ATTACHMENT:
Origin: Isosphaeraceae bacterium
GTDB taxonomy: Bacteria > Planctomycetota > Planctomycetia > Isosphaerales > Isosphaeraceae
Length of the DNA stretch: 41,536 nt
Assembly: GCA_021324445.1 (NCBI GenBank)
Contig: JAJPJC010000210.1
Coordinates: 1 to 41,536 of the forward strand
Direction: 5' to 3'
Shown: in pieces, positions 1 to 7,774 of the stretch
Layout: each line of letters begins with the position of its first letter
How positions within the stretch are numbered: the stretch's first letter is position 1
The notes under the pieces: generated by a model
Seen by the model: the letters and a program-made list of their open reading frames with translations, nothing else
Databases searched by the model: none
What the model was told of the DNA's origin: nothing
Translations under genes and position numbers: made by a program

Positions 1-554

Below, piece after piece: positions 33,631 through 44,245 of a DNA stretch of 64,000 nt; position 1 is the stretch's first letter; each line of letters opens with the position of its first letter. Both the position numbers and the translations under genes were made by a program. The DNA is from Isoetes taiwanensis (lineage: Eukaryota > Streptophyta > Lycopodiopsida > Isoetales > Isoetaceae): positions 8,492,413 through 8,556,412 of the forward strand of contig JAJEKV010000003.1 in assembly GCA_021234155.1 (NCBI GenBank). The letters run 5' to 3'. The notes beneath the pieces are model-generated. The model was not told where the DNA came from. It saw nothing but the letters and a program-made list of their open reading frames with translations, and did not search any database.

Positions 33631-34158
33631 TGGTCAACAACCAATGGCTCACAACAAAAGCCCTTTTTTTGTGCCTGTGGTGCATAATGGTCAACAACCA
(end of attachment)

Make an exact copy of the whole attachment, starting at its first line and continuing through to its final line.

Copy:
Origin: Isosphaeraceae bacterium
GTDB taxonomy: Bacteria > Planctomycetota > Planctomycetia > Isosphaerales > Isosphaeraceae
Length of the DNA stretch: 41,536 nt
Assembly: GCA_021324445.1 (NCBI GenBank)
Contig: JAJPJC010000210.1
Coordinates: 1 to 41,536 of the forward strand
Direction: 5' to 3'
Shown: in pieces, positions 1 to 7,774 of the stretch
Layout: each line of letters begins with the position of its first letter
How positions within the stretch are numbered: the stretch's first letter is position 1
The notes under the pieces: generated by a model
Seen by the model: the letters and a program-made list of their open reading frames with translations, nothing else
Databases searched by the model: none
What the model was told of the DNA's origin: nothing
Translations under genes and position numbers: made by a program

Positions 1-554

Below, piece after piece: positions 33,631 through 44,245 of a DNA stretch of 64,000 nt; position 1 is the stretch's first letter; each line of letters opens with the position of its first letter. Both the position numbers and the translations under genes were made by a program. The DNA is from Isoetes taiwanensis (lineage: Eukaryota > Streptophyta > Lycopodiopsida > Isoetales > Isoetaceae): positions 8,492,413 through 8,556,412 of the forward strand of contig JAJEKV010000003.1 in assembly GCA_021234155.1 (NCBI GenBank). The letters run 5' to 3'. The notes beneath the pieces are model-generated. The model was not told where the DNA came from. It saw nothing but the letters and a program-made list of their open reading frames with translations, and did not search any database.

Positions 33631-34158
33631 TGGTCAACAACCAATGGCTCACAACAAAAGCCCTTTTTTTGTGCCTGTGGTGCATAATGGTCAACAACCA